COMMENTARY | It was fun to watch for the brief time we saw it. Play after play, the Philadelphia Eagles' offense was up at the line of scrimmage barely waiting for the official to put the ball down. The Birds were running the Washington Redskin's defense ragged. The Eagles even ran one play were the tackles lined up on each sideline with the ends, leaving only the center and guards around the ball.
This was Chip Kelly's offense in the first game of the season, the one the new Eagles head coach made famous at the University of Oregon. It was wild. It was intriguing. It was 26-7 by halftime.
And we really haven't seen it since.
The Kelly attack is predicated on being up-tempo. Since he joined the Eagles, even his pre-season practices moved at a fast pace. Pundits wondered if it could really succeed on the NFL level, where defensive coordinators have a way of solving every puzzle an offense throws at them.
But you can't solve what you don't get. The pedal was to the metal in the first 30 minutes of the season. Kelly got off the gas in the second half of that Washington game. He hasn't really stepped back on it since.
In the 4½ games following that 30 minutes, the Eagles' offense has seemed deliberate for a no-huddle look. It's not like they have Peyton Manning playing quarterback back there changing plans on the fly, moving people around perfectly to fit the moment. It's clear Michael Vick and last week Nick Foles are still in the process of figuring it all out. We know by the results of many plays - especially many plays in the loss to the Kansas City Chiefs in Week 3 - it has been quite the mystery at times.
This offense has been anything but the blur Eagles fans thought they would see. It doesn't even resemble the quick pace with which the season began. This isn't Kelly-ball. What the heck is this?
Actually, I'm here to tell you what they're seeing is pretty darn good coaching.
This is Kelly adapting to the hand he's been dealt. His offense leads the National Football Conference in total yards. That hasn't translated into enough touchdowns to this point, but his team is knocking at the door more often than most teams. He's giving the Eagles as they are constituted scenarios they can handle under his offensive style and to this point they've made the most of it. From the offense he's used to, it has to feel like moving in quicksand for Kelly. But he does have it moving.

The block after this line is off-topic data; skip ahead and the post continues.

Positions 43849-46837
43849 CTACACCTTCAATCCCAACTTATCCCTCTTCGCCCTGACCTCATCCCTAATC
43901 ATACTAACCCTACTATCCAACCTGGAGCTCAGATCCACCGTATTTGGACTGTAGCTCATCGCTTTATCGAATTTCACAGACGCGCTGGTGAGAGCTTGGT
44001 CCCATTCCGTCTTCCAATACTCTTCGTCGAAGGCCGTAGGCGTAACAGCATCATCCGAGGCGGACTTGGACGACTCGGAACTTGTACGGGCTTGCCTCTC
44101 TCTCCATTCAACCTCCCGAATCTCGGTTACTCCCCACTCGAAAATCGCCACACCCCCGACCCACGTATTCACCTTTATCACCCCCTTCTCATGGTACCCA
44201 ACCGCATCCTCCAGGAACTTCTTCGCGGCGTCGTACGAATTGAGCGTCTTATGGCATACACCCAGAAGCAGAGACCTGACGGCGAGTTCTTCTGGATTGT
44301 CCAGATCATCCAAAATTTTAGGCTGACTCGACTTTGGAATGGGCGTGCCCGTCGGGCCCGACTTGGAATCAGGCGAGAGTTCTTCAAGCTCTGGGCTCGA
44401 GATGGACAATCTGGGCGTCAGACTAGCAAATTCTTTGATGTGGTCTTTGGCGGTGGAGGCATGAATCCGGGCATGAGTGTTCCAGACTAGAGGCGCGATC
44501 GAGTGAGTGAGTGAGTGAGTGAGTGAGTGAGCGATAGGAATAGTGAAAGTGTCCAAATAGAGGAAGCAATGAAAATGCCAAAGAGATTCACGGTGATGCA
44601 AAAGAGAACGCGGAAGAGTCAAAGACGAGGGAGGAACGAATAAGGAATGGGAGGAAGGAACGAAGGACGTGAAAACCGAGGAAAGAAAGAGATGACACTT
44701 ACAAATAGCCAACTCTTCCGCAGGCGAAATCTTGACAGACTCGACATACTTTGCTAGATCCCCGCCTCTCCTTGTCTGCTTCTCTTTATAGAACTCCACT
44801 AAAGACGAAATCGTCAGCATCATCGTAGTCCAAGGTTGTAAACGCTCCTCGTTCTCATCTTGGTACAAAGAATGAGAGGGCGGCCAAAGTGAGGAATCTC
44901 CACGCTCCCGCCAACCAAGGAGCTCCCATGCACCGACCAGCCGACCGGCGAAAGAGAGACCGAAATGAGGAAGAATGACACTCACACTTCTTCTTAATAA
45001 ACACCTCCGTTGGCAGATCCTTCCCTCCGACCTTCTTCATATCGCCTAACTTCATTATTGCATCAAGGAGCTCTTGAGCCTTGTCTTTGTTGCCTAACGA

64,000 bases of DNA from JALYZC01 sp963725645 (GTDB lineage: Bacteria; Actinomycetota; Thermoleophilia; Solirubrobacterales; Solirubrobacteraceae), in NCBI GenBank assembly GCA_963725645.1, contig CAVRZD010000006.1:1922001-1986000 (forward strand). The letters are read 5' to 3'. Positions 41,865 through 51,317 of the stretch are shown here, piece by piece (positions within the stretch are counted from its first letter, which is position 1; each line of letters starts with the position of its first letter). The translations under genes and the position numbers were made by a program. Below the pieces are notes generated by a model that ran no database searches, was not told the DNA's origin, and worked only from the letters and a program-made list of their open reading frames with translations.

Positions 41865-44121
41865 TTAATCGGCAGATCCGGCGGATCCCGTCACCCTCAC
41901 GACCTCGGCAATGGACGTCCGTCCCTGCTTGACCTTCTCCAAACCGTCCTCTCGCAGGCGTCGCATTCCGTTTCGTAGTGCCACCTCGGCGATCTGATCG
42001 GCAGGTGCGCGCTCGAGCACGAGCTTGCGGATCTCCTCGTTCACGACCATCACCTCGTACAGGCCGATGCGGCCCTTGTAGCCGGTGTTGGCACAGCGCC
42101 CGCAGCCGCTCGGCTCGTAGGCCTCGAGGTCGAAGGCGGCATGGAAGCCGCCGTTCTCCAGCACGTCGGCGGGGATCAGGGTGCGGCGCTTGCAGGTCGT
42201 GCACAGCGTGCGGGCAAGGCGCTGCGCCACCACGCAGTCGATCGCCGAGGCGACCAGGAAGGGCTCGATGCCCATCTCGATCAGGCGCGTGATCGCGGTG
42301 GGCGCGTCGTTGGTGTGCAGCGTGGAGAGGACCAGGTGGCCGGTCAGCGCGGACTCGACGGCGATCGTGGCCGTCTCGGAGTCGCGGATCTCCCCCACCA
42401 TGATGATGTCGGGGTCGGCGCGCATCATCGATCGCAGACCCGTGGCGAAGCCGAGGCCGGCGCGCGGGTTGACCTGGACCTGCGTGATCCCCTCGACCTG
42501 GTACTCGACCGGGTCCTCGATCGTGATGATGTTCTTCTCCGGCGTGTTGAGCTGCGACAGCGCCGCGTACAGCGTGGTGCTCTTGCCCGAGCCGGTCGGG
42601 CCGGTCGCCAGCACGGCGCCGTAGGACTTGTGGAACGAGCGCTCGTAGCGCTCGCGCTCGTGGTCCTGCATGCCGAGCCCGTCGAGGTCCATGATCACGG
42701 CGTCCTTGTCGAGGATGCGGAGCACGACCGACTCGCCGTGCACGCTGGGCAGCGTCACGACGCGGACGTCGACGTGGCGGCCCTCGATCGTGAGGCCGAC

Could it possibly translate into a playoff berth or even a winning season? That's probably really unlikely. Let's not forget the Eagles are dead last in the NFL in total defense. The unit on that side of the ball had a lot of holes entering the season, particularly in the secondary. It's also working under a new scheme. Take away former pro bowlers Trent Cole and DeMeco Ryans and you'll find very few familiar names. In fairness, the defense has played better than statistics indicate, with the glaring exceptions of abysmal performances against the San Diego Chargers and Denver Broncos. But the Eagles were well aware that this season would be about outscoring opponents more than shutting them down.
It's not about winning the Super Bowl this year. It was about a new coach getting his feet wet in the NFL. When we see Chip Kelly at his best, his offense will be running like 20 or 30 more plays per game than opponents and scoring in the 40s regularly. His defense will bend but will be pressuring opponents into multiple turnovers. The Eagles will be winning games with scores like 48-24. That's the ideal.
But it's going to take awhile.
Ted Williams lives in Emmaus, PA and is a lifetime Eagles follower. He spent 20 years in print journalism, winning state and national awards.
- Sports & Recreation
- American Football
- Philadelphia Eagles
- The Eagles
- Chip Kelly